SEGA’s mascot had already been in numerous platformers, a handful of racers, a fighting game, a balloon in the Macy’s Thanksgiving Day Parade. The idea that he could have been the face of numerous off-the-wall concepts is not all that far fetched, especially considering the time and place. Loading up the Arcane Kids offering was nearly irresistible, and once going through it, well…
Sonic Dreams Collection might be the greatest Sonic the Hedgehog game of the past decade.
When news of a new Sonic fan film hit from out of the blue, I must admit, I got way more excited than any normal human being should. Sure, we’ve had some recent projects come out of the pipeline like the yearly Christmas tradition of Sonic and the gang doing holiday-type-things, the Sonic Prologue animated short (that I’ll sadly admit to not having watched) and more than one Sonic.exe film (which I’ll gladly admit to not having watched), but they didn’t capture my imagination like that one magical moment a few years back. When Jim Sass, Richard Kuta, and Eddie Lebron all threw their hat in the ring at once, trying to create Sonic fan films with very different goals in mind.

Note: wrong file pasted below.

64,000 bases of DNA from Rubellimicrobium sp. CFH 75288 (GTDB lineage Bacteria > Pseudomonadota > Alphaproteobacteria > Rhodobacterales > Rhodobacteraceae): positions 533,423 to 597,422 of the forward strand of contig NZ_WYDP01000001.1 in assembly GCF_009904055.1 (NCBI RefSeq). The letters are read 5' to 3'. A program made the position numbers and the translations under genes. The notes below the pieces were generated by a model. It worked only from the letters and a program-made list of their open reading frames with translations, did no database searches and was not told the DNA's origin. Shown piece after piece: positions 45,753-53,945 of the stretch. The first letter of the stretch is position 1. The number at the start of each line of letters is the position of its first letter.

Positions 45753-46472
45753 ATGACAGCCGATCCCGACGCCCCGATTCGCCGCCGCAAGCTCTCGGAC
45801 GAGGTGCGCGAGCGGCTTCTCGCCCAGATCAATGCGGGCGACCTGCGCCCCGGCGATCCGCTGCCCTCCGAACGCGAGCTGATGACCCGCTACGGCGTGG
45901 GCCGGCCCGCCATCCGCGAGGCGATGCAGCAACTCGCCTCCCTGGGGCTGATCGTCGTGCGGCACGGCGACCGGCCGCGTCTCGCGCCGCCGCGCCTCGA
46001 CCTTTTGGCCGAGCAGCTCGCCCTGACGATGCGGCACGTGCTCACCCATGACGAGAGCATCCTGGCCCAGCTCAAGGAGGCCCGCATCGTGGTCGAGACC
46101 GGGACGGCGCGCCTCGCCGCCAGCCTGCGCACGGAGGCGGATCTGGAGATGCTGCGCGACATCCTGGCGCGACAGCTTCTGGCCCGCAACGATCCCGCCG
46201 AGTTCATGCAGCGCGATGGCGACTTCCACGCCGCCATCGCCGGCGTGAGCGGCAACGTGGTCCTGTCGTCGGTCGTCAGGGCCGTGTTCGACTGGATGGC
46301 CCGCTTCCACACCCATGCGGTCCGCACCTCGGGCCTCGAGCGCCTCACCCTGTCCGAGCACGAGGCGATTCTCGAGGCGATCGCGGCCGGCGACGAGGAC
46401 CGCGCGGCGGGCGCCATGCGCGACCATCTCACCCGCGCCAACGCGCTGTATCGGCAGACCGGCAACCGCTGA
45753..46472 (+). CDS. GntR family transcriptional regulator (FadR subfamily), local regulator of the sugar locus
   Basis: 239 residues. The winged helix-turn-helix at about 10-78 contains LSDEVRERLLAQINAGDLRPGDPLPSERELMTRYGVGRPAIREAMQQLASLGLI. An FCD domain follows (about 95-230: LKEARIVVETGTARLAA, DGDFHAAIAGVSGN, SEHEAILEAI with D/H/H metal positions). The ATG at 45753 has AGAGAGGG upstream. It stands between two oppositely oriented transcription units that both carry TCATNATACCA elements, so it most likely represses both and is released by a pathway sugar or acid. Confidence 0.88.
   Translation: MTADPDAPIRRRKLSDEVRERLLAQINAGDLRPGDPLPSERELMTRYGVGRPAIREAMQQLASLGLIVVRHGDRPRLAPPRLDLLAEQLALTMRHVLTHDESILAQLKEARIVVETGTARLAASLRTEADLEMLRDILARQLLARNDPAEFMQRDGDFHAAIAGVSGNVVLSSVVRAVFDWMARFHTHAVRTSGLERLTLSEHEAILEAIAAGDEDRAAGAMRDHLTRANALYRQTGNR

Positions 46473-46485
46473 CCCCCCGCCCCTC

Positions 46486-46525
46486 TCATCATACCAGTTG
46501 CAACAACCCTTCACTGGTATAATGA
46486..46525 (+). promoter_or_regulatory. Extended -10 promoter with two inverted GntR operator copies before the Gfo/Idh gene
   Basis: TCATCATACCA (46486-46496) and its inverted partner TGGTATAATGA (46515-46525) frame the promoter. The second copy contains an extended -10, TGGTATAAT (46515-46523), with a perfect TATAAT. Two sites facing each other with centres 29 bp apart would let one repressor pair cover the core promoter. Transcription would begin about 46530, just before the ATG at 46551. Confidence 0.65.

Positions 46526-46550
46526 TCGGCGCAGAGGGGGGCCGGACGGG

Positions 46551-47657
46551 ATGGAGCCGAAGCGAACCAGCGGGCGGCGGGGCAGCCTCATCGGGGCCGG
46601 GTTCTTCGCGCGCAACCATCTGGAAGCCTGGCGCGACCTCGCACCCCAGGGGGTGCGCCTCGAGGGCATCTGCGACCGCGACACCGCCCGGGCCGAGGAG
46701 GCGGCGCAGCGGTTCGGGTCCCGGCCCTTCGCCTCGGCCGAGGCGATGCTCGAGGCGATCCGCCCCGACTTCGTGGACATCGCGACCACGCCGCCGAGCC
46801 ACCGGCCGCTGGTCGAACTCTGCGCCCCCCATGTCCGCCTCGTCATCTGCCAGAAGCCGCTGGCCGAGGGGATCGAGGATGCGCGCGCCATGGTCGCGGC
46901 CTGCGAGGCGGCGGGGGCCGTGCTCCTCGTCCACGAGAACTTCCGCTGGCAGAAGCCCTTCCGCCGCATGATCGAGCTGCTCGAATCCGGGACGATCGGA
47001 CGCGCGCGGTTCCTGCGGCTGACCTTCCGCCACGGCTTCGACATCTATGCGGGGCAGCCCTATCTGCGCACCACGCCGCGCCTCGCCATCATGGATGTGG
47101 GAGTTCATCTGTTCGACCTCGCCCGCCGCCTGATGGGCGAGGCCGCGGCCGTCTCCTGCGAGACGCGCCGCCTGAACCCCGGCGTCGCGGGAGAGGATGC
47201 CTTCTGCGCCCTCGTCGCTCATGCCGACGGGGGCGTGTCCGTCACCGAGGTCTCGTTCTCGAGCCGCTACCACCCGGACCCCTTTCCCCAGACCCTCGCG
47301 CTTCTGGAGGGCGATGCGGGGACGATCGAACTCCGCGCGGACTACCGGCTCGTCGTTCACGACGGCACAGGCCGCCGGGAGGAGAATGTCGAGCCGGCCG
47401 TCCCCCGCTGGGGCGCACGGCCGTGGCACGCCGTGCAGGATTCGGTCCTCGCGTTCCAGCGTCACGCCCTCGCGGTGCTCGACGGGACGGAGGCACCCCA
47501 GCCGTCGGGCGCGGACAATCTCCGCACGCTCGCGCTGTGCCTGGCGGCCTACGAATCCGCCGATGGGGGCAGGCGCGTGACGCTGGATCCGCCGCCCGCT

Their legacies, only history will know for sure. But ever since that triple knuckled punch, I’ve remained pretty quiet on the subject, at least when it comes to writing about fanfilms on the front page of Retro. But when I was linked The Hedgehog, and saw that initial poster of an awkward teenager sitting upon a merry-go-round dressed as Sonic, I knew I had to watch it posthaste. And moreso, talk about it. Did that enthusiasm last after I watched the short? Well, not in the same way, I can safely say. But before you read what I thought, go ahead and watch it for yourself. A brief warning, even though there’s nothing violent or sexual in it, the film is definitely not targeted towards kids, so hide them away for seven minutes.